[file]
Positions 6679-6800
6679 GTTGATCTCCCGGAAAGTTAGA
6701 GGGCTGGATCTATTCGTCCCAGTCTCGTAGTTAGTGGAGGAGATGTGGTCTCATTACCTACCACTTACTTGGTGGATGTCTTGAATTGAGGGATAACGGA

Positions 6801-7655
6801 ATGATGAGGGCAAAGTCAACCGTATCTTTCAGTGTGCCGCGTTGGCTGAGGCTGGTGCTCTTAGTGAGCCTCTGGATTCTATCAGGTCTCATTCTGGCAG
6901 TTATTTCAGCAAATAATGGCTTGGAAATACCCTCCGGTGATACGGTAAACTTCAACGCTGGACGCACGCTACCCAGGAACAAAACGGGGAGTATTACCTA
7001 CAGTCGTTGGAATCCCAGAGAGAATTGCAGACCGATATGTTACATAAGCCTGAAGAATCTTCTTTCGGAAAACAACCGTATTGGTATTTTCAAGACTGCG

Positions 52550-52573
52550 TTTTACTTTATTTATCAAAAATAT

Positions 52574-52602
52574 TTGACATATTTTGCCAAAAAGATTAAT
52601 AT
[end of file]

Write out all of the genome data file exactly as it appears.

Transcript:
Positions 6679-6800
6679 GTTGATCTCCCGGAAAGTTAGA
6701 GGGCTGGATCTATTCGTCCCAGTCTCGTAGTTAGTGGAGGAGATGTGGTCTCATTACCTACCACTTACTTGGTGGATGTCTTGAATTGAGGGATAACGGA

Positions 6801-7655
6801 ATGATGAGGGCAAAGTCAACCGTATCTTTCAGTGTGCCGCGTTGGCTGAGGCTGGTGCTCTTAGTGAGCCTCTGGATTCTATCAGGTCTCATTCTGGCAG
6901 TTATTTCAGCAAATAATGGCTTGGAAATACCCTCCGGTGATACGGTAAACTTCAACGCTGGACGCACGCTACCCAGGAACAAAACGGGGAGTATTACCTA
7001 CAGTCGTTGGAATCCCAGAGAGAATTGCAGACCGATATGTTACATAAGCCTGAAGAATCTTCTTTCGGAAAACAACCGTATTGGTATTTTCAAGACTGCG

Positions 52550-52573
52550 TTTTACTTTATTTATCAAAAATAT

Positions 52574-52602
52574 TTGACATATTTTGCCAAAAAGATTAAT
52601 AT